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  • Denominated “SAVAGE”: Methodism, Writing, and Identity in the Works of William Apess, A Pequot
  • Karim M. Tiro (bio)

In 1829, a thirty-one year old Pequot preacher named William Apess gained notoriety with the publication of his memoir. Titled A Son of the Forest, it was the first full-length autobiography published by a Native American. 1 Like African Americans, it was through the genre of autobiography that Indians effected their first significant interventions in Euro-American print culture. 2 As numerous critics have noted, this is paradoxical, as the production and publication of an autobiography assumes at least three conditions, none of which automatically apply to those on the margins of society: an appreciation of the importance of one’s experience; an interested, literate audience; and access to resources for printing and distribution. 3 This essay begins by asking how an impoverished Pequot could presume to publish his autobiography, let alone numerous caustic polemics against white racism. The answer is found in a place that may seem unlikely to many: Apess’s Methodism.

Apess’s work is admired today for the modern tone of its attack on the Puritans’ providential conception of history and the brand of racism that it sanctioned. But Apess was no anachronism; the upheavals of his day were the enabling condition of his voice. He wrote at the intersection of three highly-charged controversies of the 1820s and 1830s: Andrew Jackson’s plan to expel Indians from the southeast, immediatist-abolitionism, and the Second Great Awakening. Apess played on Euro-Americans’ temporarily heightened interest in Indians [End Page 653] to gain a hearing and broadened the appeal of his message further through the manipulation of abolitionist rhetoric, which some women of that period also used to assume a public voice. But if the general public would suffer a woman’s opinion of abolition, that of a Native still seemed impertinent. Even in the debate over the Indian Removal Act, Native voices were largely displaced by those of white missionaries and politicians. These rhetorics were crucial, but not quite sufficient, to make Apess’s claim to a voice before a Euro-American audience stick.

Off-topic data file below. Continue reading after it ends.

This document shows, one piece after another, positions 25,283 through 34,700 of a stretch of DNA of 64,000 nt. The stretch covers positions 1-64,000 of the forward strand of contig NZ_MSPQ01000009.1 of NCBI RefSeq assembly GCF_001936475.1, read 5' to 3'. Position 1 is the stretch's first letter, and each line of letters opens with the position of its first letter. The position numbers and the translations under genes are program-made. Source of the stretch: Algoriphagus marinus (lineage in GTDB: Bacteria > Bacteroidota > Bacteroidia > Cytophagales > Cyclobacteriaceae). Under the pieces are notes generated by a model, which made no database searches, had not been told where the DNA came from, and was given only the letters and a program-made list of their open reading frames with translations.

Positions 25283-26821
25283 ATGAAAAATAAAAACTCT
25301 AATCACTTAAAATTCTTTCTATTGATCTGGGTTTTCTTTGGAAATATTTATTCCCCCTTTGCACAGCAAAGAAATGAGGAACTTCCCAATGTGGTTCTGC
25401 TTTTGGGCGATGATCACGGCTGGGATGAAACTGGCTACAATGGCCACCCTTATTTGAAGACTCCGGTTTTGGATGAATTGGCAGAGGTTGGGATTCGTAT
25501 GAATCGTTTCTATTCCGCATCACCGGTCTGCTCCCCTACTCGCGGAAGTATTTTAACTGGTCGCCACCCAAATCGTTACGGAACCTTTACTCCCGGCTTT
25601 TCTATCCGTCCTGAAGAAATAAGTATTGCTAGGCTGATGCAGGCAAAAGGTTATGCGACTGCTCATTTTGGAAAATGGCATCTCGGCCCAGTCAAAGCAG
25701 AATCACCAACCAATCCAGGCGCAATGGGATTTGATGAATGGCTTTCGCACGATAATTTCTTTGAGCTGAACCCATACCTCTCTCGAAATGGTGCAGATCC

However, Apess’s life (1798–1839) also coincides roughly with the years of the great spiritual revival that transformed the American religious landscape. The dislocations of the market revolution had promoted a state of exceptional religious ferment, and the Methodists were at the forefront of a proliferation of sects that underwrote dissenting voices. It was by speaking and writing within the discourse of an existing Euro-American religious movement whose primary appeal was to lower-class youths like himself that Apess managed to articulate to a broad audience a critique of the dominant culture and a vindication of the indigenous one. Moreover, it was precisely his sectarian perspective that brought the role of the Puritan clergy in legitimating white domination over the continent into such sharp focus.

Apess’s sectarian analysis of the Puritan practice of Indian-white relations points to the fusion of his racial and sectarian identities. This essay argues that Methodism was, in fact, crucial to his self-conception as a Pequot. Apess’s personal identity was fashioned during the years of fiercest combat between rival denominations in New England. Defining itself as a religion of outsiders pitted against a reprobate elite, early Methodism’s delegitmation of the hierarchies that structured New England life validated Apess’s class and racial identities simultaneously. His association of Methodist and Indian was further reinforced by the relative success of Methodist Indian missions and his experiences in New England Native communities where evangelical Christianity served as a resource for revitalization, as it did among African Americans and poor whites. During the nineteenth century, as larger numbers of Indians moved off their reservations into the dominant culture, they shared with increasingly disaffected whites and blacks a quotidian existence as wage laborers, servants, and whalers. Methodism, like Baptism and other “enthusiastic” varieties of Christianity, articulated [End Page 654] the grievances they all shared against the classes responsible for their situation and promoted understanding across racial lines.

Although revivalism did gain a large following among the middle class as a result of its effectiveness in cultivating...

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